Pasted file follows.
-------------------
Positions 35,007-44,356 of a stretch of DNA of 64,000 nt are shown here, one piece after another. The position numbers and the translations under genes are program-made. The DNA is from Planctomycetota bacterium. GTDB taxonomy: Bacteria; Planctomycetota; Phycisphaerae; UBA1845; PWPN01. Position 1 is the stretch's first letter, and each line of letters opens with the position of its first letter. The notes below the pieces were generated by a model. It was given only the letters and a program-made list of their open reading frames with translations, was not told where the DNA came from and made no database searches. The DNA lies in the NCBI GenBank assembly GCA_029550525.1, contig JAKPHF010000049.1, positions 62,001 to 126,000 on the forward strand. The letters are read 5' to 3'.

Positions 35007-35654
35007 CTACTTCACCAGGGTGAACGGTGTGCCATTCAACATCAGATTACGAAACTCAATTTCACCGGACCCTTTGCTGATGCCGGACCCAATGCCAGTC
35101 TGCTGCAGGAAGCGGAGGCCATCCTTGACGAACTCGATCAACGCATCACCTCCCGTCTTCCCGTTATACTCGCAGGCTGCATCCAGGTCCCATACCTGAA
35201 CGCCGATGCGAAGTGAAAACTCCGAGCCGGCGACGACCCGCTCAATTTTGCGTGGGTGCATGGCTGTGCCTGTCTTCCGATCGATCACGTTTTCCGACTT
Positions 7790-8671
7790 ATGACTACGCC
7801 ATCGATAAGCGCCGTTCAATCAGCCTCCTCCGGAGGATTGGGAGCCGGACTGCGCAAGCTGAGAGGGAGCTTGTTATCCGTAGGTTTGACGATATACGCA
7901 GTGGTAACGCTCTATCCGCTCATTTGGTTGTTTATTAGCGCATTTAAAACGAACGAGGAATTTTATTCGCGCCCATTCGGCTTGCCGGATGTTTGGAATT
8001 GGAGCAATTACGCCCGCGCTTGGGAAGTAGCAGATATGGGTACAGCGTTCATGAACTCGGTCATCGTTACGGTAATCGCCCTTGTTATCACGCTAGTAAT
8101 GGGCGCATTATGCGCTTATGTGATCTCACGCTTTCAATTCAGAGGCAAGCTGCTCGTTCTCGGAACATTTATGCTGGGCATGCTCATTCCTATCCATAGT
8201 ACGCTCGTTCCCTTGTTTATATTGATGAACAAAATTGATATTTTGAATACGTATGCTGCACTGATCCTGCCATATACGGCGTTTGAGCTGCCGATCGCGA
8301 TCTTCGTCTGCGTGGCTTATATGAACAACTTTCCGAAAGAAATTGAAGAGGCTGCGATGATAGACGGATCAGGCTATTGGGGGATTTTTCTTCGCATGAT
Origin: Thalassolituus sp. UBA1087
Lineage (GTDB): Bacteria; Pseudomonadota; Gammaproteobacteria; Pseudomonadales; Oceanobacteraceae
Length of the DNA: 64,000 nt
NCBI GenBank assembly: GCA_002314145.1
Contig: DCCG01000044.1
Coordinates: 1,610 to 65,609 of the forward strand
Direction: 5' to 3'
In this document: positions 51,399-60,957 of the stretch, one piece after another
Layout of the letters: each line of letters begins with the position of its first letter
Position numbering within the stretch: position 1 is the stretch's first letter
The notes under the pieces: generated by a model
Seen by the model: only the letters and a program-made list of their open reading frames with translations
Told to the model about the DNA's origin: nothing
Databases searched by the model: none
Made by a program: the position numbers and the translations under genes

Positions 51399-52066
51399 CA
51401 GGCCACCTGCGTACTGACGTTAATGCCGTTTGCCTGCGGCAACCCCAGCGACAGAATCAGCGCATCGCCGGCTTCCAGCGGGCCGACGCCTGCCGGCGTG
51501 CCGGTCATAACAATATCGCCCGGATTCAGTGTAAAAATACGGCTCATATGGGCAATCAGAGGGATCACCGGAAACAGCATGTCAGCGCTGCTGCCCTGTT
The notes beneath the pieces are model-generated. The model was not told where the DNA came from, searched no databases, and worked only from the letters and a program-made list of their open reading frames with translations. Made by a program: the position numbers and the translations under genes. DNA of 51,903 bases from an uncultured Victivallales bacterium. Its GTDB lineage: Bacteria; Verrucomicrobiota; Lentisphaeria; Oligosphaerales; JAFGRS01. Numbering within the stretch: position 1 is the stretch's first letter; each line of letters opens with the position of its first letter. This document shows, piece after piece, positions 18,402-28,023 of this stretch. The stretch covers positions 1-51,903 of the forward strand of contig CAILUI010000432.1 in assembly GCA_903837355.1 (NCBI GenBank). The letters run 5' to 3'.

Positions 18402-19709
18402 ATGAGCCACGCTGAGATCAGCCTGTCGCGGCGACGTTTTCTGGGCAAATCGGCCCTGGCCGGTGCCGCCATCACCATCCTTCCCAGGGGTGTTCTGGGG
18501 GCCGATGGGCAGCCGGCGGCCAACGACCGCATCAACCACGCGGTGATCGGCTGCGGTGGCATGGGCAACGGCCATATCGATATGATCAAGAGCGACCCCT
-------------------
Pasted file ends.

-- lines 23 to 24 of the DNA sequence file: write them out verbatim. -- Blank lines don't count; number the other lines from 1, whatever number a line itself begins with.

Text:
Position numbering within the stretch: position 1 is the stretch's first letter
The notes under the pieces: generated by a model